App Store Piracy Losses Estimated At $459 Million 202

An anonymous reader passes along this quote from a report at 24/7 Wall St.: "There have been over 3 billion downloads since the inception of the App Store. Assuming the proportion of those that are paid apps falls in the middle of the Bernstein estimate, 17% or 510 million of these were paid applications. Based on our review of current information, paid applications have a piracy rate of around 75%. That supports the figure that for every paid download, there have been 3 pirated downloads. That puts the number of pirate downloads at 1.53 billion. If the average price of a paid application is $3, that is $4.59 billion dollars in losses split between Apple and the application developers. That is, of course, assuming that all of those pirates would have made purchases had the application not been available to them for free. This is almost certainly not the case. A fair estimate of the proportion of people who would have used the App Store if they did not use pirated applications is about 10%. This estimate yields about $459 million in lost revenue for Apple and application developers." A response posted at Mashable takes issue with some of the figures, particularly the 75% piracy rate. While such rates have been seen with game apps, it's unclear whether non-game apps suffer the same fate.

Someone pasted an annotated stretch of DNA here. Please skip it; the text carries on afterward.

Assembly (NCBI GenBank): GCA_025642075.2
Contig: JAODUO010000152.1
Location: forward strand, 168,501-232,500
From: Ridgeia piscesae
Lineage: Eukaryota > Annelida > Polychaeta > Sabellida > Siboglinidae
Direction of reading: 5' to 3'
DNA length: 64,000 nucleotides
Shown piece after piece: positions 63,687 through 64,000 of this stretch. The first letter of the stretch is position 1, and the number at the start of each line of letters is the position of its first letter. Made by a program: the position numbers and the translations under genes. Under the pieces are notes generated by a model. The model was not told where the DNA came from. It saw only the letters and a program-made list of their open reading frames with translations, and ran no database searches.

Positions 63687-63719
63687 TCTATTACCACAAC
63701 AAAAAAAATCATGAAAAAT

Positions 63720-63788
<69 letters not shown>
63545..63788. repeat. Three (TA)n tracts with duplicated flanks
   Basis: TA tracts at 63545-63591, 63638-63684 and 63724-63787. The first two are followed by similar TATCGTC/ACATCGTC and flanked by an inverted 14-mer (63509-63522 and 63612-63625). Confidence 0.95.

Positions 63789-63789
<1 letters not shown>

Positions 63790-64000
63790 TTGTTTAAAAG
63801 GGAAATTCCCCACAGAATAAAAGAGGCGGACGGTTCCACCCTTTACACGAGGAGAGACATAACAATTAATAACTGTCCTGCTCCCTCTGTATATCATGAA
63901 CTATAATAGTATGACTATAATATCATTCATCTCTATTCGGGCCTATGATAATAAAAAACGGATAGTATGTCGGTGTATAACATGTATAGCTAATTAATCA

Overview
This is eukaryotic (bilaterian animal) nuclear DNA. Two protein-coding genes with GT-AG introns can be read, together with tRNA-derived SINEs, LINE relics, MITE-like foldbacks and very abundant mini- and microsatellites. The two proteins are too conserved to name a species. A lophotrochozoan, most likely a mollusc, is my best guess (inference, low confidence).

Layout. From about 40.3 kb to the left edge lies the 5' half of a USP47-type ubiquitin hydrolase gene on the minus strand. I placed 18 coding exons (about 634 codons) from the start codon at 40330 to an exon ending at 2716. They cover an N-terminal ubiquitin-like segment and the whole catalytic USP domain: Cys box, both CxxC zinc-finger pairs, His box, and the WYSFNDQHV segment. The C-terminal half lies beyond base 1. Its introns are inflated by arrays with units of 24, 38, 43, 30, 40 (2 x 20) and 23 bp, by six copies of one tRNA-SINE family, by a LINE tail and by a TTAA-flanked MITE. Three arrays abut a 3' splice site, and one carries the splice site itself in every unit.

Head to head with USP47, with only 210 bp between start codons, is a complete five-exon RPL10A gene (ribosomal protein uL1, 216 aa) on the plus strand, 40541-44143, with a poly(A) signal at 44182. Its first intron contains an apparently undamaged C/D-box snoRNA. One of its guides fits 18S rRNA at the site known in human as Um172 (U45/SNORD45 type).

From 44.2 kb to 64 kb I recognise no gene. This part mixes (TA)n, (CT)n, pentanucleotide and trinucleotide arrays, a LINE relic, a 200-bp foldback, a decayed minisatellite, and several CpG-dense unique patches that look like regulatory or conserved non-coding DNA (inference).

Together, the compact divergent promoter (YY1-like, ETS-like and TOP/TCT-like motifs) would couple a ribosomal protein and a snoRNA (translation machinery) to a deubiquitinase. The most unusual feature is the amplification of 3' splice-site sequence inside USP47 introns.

Square Enix Facing Class Action Suit Over FFXI "Hidden Fees" 76

A class action lawsuit has been initiated against Square Enix over the fees they charge for subscription-based MMO Final Fantasy XI. The court filing alleges "deceptive advertising, unfair practices, and fraudulent concealment" of information about the game's pricing model, essentially saying Square Enix doesn't clearly advertise that there is a monthly fee, and that failure to pay can result in late fees and account termination. The plaintiff is seeking a settlement in excess of $5,000,000 and including "all persons who purchased or played the online games four years prior to the filing of this lawsuit."

Comment Re:*sigh* (Score 1) 373

I think you misunderstand the original intention.

Bill Gates for everything else about the man, was about making things usable for the average person. Did this always work? Nope. Did they cut a lot of corners out of laziness? Yup. Did they do illegal things with their monopoly? Sure did. Was adding IE one of them? Not from their point of view.